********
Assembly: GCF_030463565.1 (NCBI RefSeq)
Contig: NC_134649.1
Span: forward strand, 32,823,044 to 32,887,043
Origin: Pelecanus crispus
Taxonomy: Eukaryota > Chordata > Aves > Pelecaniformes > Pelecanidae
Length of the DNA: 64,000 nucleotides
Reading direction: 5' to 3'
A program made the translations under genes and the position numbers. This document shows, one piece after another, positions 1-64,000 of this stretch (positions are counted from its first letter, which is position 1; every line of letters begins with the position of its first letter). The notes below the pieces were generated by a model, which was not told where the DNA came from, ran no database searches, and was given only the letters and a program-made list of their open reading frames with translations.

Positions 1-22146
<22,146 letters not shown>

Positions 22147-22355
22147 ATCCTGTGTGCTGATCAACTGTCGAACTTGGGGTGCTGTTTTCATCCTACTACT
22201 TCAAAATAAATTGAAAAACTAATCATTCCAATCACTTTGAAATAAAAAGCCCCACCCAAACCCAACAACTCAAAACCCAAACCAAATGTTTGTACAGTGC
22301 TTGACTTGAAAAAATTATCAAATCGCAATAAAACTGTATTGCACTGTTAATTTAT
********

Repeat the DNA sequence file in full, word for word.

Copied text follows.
Assembly: GCF_030463565.1 (NCBI RefSeq)
Contig: NC_134649.1
Span: forward strand, 32,823,044 to 32,887,043
Origin: Pelecanus crispus
Taxonomy: Eukaryota > Chordata > Aves > Pelecaniformes > Pelecanidae
Length of the DNA: 64,000 nucleotides
Reading direction: 5' to 3'
A program made the translations under genes and the position numbers. This document shows, one piece after another, positions 1-64,000 of this stretch (positions are counted from its first letter, which is position 1; every line of letters begins with the position of its first letter). The notes below the pieces were generated by a model, which was not told where the DNA came from, ran no database searches, and was given only the letters and a program-made list of their open reading frames with translations.

Positions 1-22146
<22,146 letters not shown>

Positions 22147-22355
22147 ATCCTGTGTGCTGATCAACTGTCGAACTTGGGGTGCTGTTTTCATCCTACTACT
22201 TCAAAATAAATTGAAAAACTAATCATTCCAATCACTTTGAAATAAAAAGCCCCACCCAAACCCAACAACTCAAAACCCAAACCAAATGTTTGTACAGTGC
22301 TTGACTTGAAAAAATTATCAAATCGCAATAAAACTGTATTGCACTGTTAATTTAT